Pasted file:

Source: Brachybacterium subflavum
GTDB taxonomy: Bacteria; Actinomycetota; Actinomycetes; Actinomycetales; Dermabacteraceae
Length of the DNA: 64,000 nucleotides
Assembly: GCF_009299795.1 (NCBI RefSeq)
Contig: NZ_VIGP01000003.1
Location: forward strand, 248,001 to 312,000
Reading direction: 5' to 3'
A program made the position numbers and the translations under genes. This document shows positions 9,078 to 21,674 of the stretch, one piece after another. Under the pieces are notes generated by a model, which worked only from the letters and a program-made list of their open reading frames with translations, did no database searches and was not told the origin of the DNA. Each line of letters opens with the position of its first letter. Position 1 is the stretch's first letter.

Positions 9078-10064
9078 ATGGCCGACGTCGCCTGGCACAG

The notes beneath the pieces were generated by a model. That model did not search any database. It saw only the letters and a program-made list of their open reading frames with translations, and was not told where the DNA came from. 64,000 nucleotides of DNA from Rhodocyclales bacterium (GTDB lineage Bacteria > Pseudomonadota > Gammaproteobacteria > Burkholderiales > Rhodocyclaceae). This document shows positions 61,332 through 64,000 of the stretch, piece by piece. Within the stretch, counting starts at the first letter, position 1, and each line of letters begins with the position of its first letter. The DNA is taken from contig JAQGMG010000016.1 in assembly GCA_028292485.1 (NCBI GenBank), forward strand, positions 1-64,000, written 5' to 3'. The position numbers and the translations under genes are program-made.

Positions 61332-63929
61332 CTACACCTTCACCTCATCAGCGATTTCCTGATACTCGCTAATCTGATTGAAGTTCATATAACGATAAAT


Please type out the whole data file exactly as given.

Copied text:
Source: Brachybacterium subflavum
GTDB taxonomy: Bacteria; Actinomycetota; Actinomycetes; Actinomycetales; Dermabacteraceae
Length of the DNA: 64,000 nucleotides
Assembly: GCF_009299795.1 (NCBI RefSeq)
Contig: NZ_VIGP01000003.1
Location: forward strand, 248,001 to 312,000
Reading direction: 5' to 3'
A program made the position numbers and the translations under genes. This document shows positions 9,078 to 21,674 of the stretch, one piece after another. Under the pieces are notes generated by a model, which worked only from the letters and a program-made list of their open reading frames with translations, did no database searches and was not told the origin of the DNA. Each line of letters opens with the position of its first letter. Position 1 is the stretch's first letter.

Positions 9078-10064
9078 ATGGCCGACGTCGCCTGGCACAG

The notes beneath the pieces were generated by a model. That model did not search any database. It saw only the letters and a program-made list of their open reading frames with translations, and was not told where the DNA came from. 64,000 nucleotides of DNA from Rhodocyclales bacterium (GTDB lineage Bacteria > Pseudomonadota > Gammaproteobacteria > Burkholderiales > Rhodocyclaceae). This document shows positions 61,332 through 64,000 of the stretch, piece by piece. Within the stretch, counting starts at the first letter, position 1, and each line of letters begins with the position of its first letter. The DNA is taken from contig JAQGMG010000016.1 in assembly GCA_028292485.1 (NCBI GenBank), forward strand, positions 1-64,000, written 5' to 3'. The position numbers and the translations under genes are program-made.

Positions 61332-63929
61332 CTACACCTTCACCTCATCAGCGATTTCCTGATACTCGCTAATCTGATTGAAGTTCATATAACGATAAAT